THE DAILY WHIP: WEDNESDAY, APRIL 2, 2014

For Immediate Release:

April 2, 2014

Contact:

Katie GrantStephanie Young, 202-225-3130

House Meets At: First Vote Predicted: Last Vote Predicted:

10:00 a.m.: Morning Hour
12:00 p.m.: Legislative Business

Fifteen “One Minutes”

1:30 – 2:00 p.m. 2:00 – 2:30 p.m.

**Members are advised that following last votes, the House will consider the first 70 minutes of debate on H.R. 2575.  The House is expected complete debate and vote on passage of the bill on Thursday.

H.Res. 530 – Rule providing for consideration H.R. 2575 – “Sabotage American Workers Act of 2014” (Rep. Young (IN) – Ways and Means) (One Hour of Debate). The Rules committee has recommended a closed Rule that provides for three hours of general debate equally divided and controlled by the Chair and Ranking Member of the Committee on Ways and Means. The Rule allows one motion to recommit, with or without instructions.

The Rule also waives all points of order against H.R. 2575. According to the Congressional Budget Office, H.R. 2575 would add nearly $74 billion to the deficit. The fact that this bill is coming to the Floor without an offset is a clear violation of Republican Floor protocols, and repeated promises that were made by the GOP Leadership.

The Rules Committee rejected a motion by Mr. McGovern of Massachusetts to consider H.R. 2575 under an open Rule. Members are urged to VOTE NO.

Begin Consideration of H.R. 2575 Sabotage American Workers Act of 2014” (Rep. Young (IN) – Ways and Means) (Three Hours of Debate). This bill would modify the Affordable Care Act’s (ACA) definition of full-time employee, repealing the 30 hours a week threshold and replacing it with 40 hours a week, and it would increase the deficit by nearly $74 billion.

Under the ACA’s employer responsibility provisions, employees who work at least 30 hours per week are defined as full-time and are counted towards the 50-employee threshold for requiring businesses to offer affordable health coverage. Use of a 30 hour threshold in the ACA was designed to minimize shifting and gamesmanship. According to the non-partisan Center on Budget and Policy Priorities, recent studies provide little evidence that the ACA has created an incentive to significantly shift toward part-time work. Businesses either operate with a substantially part-time work force, or they use mostly full-time workers.  Most employers do not fully retool their business practices and cut full-time employees down to 29 hours just to avoid the coverage requirement.

By replacing the 30 hour threshold with a 40 hour threshold, employers would become greatly incentivized to “game” the law, easily shifting the 43% of employees nationwide who work 40 hours a week to part-time employees who only work 39 hours.  This new “part-time” employee model would completely undermine the intent of the employer responsibility provisions, and, according to the Congressional Budget Office (CBO) and the Joint Committee on Taxation (JCT), would cause as many as 1 million Americans to lose access to employer provided health coverage and almost 500,000 to become uninsured.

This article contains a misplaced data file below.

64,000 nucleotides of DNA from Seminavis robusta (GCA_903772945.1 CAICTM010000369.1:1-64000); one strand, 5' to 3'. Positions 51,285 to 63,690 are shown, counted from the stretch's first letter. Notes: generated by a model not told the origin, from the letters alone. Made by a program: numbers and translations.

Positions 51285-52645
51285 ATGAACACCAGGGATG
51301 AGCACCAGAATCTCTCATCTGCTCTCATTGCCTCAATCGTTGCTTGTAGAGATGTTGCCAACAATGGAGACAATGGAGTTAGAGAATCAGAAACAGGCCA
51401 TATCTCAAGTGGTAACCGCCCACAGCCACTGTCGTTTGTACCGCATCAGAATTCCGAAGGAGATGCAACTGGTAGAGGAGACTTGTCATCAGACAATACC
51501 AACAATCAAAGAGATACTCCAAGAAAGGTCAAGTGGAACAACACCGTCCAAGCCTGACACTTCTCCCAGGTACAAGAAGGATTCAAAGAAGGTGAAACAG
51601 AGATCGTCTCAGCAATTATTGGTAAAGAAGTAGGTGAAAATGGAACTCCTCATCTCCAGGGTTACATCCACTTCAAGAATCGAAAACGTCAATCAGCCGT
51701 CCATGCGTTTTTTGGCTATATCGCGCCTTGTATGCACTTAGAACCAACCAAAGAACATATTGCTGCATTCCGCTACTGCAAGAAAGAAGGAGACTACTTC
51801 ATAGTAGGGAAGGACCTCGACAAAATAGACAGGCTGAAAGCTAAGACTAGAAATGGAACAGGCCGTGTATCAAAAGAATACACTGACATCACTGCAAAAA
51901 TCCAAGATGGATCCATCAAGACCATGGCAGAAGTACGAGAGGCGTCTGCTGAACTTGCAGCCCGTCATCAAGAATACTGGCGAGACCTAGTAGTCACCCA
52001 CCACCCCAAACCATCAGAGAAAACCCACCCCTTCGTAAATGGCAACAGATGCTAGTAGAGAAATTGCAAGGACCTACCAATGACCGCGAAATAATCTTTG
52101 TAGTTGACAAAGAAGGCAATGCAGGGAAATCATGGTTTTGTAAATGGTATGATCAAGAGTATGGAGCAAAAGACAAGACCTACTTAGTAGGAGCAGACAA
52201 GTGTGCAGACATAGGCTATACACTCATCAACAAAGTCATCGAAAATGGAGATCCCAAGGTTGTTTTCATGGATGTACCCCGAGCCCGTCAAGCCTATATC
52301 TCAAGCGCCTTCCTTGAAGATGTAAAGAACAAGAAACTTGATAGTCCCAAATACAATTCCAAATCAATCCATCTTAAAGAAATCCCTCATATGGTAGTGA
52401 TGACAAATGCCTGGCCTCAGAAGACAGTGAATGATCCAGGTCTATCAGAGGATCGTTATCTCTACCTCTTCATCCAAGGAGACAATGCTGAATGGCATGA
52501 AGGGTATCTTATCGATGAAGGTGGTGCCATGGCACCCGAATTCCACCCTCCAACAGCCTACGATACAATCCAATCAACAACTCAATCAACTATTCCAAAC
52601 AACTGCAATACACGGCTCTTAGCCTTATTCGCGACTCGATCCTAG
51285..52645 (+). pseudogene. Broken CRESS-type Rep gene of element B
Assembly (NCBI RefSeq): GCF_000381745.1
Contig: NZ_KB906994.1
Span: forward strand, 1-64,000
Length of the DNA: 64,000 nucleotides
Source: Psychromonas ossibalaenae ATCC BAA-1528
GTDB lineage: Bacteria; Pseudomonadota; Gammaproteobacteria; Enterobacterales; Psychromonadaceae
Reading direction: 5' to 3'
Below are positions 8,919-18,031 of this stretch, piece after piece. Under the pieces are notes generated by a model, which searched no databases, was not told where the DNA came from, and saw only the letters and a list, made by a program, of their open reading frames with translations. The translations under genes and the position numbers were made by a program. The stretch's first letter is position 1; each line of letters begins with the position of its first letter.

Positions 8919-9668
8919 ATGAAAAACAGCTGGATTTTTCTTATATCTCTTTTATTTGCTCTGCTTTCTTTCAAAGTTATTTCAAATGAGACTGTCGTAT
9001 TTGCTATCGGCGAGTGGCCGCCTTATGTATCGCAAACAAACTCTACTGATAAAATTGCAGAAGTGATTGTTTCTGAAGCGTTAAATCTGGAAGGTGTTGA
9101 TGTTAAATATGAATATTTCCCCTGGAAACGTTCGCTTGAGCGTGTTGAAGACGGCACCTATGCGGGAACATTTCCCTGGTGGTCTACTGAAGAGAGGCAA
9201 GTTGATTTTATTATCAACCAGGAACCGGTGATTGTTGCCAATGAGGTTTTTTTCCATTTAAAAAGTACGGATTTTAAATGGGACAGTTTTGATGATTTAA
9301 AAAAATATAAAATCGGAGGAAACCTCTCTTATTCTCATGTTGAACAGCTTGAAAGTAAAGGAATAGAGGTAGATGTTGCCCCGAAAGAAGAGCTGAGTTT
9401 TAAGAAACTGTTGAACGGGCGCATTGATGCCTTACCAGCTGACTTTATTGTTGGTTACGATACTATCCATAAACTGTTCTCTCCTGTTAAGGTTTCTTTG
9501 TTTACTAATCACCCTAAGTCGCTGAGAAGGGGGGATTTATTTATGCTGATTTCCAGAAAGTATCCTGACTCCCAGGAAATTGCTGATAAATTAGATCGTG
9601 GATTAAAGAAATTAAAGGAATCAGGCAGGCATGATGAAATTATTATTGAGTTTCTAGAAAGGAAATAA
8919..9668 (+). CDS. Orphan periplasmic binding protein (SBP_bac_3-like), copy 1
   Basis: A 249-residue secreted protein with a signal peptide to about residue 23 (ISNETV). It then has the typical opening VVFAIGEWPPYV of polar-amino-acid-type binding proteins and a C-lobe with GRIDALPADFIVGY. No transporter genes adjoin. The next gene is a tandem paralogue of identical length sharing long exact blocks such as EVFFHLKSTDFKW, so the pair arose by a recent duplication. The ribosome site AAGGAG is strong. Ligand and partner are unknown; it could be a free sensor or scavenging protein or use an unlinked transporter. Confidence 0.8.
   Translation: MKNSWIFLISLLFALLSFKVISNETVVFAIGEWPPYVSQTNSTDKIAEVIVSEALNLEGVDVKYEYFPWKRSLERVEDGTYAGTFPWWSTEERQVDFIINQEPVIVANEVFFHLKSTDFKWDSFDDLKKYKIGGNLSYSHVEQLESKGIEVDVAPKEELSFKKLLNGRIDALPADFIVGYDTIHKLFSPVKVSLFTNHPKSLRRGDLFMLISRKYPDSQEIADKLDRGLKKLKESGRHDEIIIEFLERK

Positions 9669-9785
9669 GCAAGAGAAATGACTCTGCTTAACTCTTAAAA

Those that could get coverage would have to rely on other federal programs, like Medicaid and the Children's Health Insurance Program (CHIP). Additionally, it is estimated by the Congressional Budget Office that enactment of this measure would increase the deficit by $73.7 billion over 10 years, and Republicans have chosen to bring the bill to the Floor without providing an offset.  Lastly, the White House has issued a SAP stating that the President would veto this bill.

Positive effects of the Affordable Care Act are already being seen across the country; millions of Americans now have health insurance, people cannot be denied coverage due to a pre-existing condition, women cannot be charged more for the same care, and cost growth is at the lowest it has been in 50 years.  However, Republicans have made it clear time and again that repealing the Affordable Care Act is their only goal; this attempt marks the 52nd time that Republicans have tried to repeal or undermine the law. Members are urged to VOTE NO.

Bill Text for H.R. 2575:
PDF Version

Background for H.R. 2575:
House Report (HTML Version)
House Report (PDF Version)

TOMORROW’S OUTLOOK
The GOP Leadership has announced the following schedule for Thursday, April 3: The House will meet at 12:00 p.m. for legislative business. The House is expected to complete consideration of H.R. 2575 – “Sabotage American Workers Act of 2014” (Rep. Young (IN) – Ways and Means).

 
The Daily Quote

“Rep. Paul Ryan’s Republican budget provides plenty of lines of partisan engagement this election year, including its call for a ‘full’ repeal of the Affordable Care Act, its embrace of a form of ‘dynamic’ fiscal scoring, and its revival of the battle over turning the Medicare system into a voucher-like program. This austere plan is to be formally adopted by Ryan’s Budget Committee on Wednesday. But to achieve its envisioned cut of about $5.1 trillion in spending and a balanced budget by 2024, the document includes what appear to be a number of merely philosophical, aspirational, and even fantastical underpinnings. The reality is that no one expects this budget document that pushes higher defense spending—and cuts and changes to Medicare, Medicaid, food stamps, and other social safety-net programs—really has any chance of becoming law. The Senate won’t take it up… Even Ryan admits that the proposal has no practical impact right now…”

-    National Journal, 4/1/2014